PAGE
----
Method, Not Madness

halloween-003Along about dusk, they creep from the sidewalk. Witches, ghosts, and goblins travel noisily to our door and knock, all toting a sack or plastic bucket. 

“Trick or treat!”  

We drop this year’s offering into their containers and with muffled thanks, they trek off to the next home. Behind them come more—Minions, Star Wars characters and the fairy tale crowd—drawn like moths to a flame.

 At least I hope the candle in our pumpkin still burns.

 People ask me why we still carve a pumpkin. My children are grown, they don’t trick or treat, and the labor of transforming the large, orange orb is no small feat.

 But I have an ulterior motive.

 I plan to stuff the pumpkin into jars when the day is through. Keeping the carving tradition alive saves me hours of work.

 My adult children bring me the annual harvest gourd about two days before Halloween. They enjoy each other’s company, so they sit out on the patio, sharpened knives and old spoons in hand. They transform the plump round sphere into something scary with a face. When finished, they plop it on my front step, stick in a candle, and wait to light it for the children who will come.

Most of the hard work is done. No pulp to pull, seeds to scrape, or goo to clean.

The following day I slice up the remaining flesh, steam it until it is soft, and ram the wedges into jars for the canner. Forty minutes later I have homemade pumpkin ready for pies, bread, muffins or whatever. I feel like a queen and my willing laborers don’t suspect a thing.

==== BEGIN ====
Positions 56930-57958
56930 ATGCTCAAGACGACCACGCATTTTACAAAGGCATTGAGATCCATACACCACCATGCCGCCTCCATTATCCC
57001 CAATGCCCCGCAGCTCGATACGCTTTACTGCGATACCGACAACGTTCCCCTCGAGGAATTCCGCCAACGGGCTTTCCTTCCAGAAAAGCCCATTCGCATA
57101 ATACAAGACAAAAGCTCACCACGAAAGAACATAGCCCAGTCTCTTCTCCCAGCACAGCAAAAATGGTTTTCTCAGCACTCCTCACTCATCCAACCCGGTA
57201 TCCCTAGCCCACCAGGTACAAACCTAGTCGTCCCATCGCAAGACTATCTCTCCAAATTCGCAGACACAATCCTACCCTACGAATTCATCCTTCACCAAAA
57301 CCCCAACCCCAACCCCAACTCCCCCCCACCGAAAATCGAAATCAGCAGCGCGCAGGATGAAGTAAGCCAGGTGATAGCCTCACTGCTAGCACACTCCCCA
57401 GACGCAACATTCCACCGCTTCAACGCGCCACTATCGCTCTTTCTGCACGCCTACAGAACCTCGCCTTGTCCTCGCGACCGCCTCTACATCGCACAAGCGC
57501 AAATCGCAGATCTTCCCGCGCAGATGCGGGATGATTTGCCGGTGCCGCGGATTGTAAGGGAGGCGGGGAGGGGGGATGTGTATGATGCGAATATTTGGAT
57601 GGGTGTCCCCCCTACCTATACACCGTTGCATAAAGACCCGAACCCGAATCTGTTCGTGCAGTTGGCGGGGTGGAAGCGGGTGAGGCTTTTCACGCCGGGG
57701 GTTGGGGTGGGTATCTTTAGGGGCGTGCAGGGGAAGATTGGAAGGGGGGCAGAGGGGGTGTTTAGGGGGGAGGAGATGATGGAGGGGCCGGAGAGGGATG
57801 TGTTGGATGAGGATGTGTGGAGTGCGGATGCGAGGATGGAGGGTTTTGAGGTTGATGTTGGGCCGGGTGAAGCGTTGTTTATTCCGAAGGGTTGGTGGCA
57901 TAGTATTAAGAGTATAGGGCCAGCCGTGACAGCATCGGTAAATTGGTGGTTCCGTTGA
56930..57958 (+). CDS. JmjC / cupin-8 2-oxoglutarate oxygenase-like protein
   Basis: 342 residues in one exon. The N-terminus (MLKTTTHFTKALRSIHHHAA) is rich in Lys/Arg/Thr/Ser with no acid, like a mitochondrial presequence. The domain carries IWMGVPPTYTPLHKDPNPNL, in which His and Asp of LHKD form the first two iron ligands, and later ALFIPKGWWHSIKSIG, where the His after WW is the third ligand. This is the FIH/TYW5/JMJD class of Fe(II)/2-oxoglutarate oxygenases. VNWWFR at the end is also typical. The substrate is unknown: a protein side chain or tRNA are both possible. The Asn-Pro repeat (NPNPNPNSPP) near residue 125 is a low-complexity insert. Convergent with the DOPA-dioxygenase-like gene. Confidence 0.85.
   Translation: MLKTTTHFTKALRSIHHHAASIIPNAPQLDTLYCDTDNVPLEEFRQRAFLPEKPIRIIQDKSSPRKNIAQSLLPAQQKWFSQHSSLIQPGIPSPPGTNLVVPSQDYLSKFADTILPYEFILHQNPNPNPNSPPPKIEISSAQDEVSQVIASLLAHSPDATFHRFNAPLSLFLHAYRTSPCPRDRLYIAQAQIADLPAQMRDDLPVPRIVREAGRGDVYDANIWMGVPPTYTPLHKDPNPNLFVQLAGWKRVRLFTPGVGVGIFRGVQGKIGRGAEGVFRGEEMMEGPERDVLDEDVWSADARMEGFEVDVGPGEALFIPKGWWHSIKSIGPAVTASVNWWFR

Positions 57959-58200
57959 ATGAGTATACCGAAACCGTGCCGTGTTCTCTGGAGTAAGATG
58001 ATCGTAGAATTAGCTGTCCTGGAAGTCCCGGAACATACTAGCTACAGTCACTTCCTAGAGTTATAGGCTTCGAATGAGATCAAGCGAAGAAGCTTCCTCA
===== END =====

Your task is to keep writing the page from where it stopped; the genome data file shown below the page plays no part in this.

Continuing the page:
Nor will I tell them. And neither will you.






Keeping Secrets Secret



I once shared confidential information with a woman I trusted and within two weeks those private facts came back to me through the mouth of a mutual acquaintance. As more and more details surfaced here and there, I realized my mistake. I couldn’t trust the woman as a friend and reduced our relationship to one of hello and goodbye.

Keeping information secret has made the national news in recent weeks. A scientist purported to be a spy for a secret agency was executed by his government after his identity was leaked through sloppy handling of classified materials. The FBI was said to be upset when more private details about the operation of our country was broadcast to millions of viewers on national television. Though I can’t prove or disprove these facts, it does make me wonder how many people have been harmed through the careless management of sensitive material. Who has died to satisfy the selfish ambitions of another?

In Leviticus 19:16 (NIV) we are told not to go about spreading rumors about others. “‘Do not go about spreading slander among your people. Do not do anything that endangers your neighbor’s life. I am the LORD. “ Putting someone in harm’s way because of your inability to remain silent is clearly in opposition to God’s perfect plan.

In Proverbs 11:13 (NIV) God calls the talebearer a gossip. “A gossip betrays a confidence, but a trustworthy person keeps a secret.”

Proverbs 26:22 (KJV) warns of the consequences. “The words of a talebearer are as wounds, and they go down into the innermost parts of the belly.”

Are you a faithful friend? If someone says, don’t share this, do you keep their confidence? People’s lives are not always open books. Can another count on you to protect their private news?

If you are dependable, God will count you as a true friend—one who loves at all times (Proverbs 17:17). What greater blessing is there than that?